The Middle East isn't known as a breeding ground for comedians. So it was no loss to the region when stand-up comic Nazareth Rizkallah emigrated to America when he was 19.

    He's performed all over the United States. Everywhere he goes, evangelicals love him.

    But he's careful to play down his Palestinian roots among his audience of fundamentalist pastors and congregations, at least until the show is over. The churches he performs in are largely ignorant of their Palestinian brethren, while ironically sending political and financial support to Israel.

    Josh Dulaney, March 22, The Sanbernandino Sun

    Palestinian comedian stands out in stand-up
  • March 24, 2008
    reads 3309 reads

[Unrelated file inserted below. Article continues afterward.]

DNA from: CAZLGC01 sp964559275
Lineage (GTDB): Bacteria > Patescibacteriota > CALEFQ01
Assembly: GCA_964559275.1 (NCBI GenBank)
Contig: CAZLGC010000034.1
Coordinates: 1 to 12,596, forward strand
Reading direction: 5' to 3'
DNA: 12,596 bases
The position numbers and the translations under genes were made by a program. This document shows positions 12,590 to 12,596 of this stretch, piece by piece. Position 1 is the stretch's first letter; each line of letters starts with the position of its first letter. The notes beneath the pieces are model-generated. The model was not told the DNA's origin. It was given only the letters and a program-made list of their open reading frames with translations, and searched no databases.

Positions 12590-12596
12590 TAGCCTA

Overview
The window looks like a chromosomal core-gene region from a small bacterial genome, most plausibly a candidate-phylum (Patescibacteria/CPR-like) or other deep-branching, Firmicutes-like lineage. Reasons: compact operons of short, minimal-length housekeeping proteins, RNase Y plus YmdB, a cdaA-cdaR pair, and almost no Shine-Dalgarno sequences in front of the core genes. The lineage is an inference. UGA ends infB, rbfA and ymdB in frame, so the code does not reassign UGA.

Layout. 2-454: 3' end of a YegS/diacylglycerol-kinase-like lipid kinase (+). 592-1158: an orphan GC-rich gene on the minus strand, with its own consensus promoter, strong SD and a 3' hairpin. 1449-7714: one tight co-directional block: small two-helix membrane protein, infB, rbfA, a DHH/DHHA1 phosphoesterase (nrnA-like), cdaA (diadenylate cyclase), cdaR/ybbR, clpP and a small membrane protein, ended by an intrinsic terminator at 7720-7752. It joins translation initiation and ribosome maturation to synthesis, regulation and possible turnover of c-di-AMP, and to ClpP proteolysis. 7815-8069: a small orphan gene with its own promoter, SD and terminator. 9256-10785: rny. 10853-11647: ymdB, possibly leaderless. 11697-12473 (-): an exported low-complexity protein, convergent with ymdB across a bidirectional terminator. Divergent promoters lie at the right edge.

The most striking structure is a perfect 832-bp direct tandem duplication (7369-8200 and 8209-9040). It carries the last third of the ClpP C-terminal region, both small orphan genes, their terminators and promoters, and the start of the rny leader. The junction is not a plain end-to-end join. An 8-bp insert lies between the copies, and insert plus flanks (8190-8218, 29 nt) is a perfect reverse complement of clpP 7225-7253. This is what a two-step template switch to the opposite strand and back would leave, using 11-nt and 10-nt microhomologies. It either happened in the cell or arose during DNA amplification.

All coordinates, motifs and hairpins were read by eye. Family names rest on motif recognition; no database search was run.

Police and sappers were once again dispatched to Ariel's IDF Street during the Purim holiday Friday morning. A few minutes earlier, a man had knocked on the door of the Leibovitz family home and left a cardboard box with the boy who answered the door. "It's mishloach manot, a Purim gift basket," explained the visitor before disappearing.

    The boy and his older brother trembled with fear. Their parents, who were out of town, ordered the boys by phone to get away from the package and call the police. In another residential building, 50 meters away, a bomb planted in a Purim gift basket had exploded the day before.

    By Yair Ettinger, Haaretz, March 24, 2008
    Loving Jesus, fearing the neighbors in Ariel
  • March 19, 2008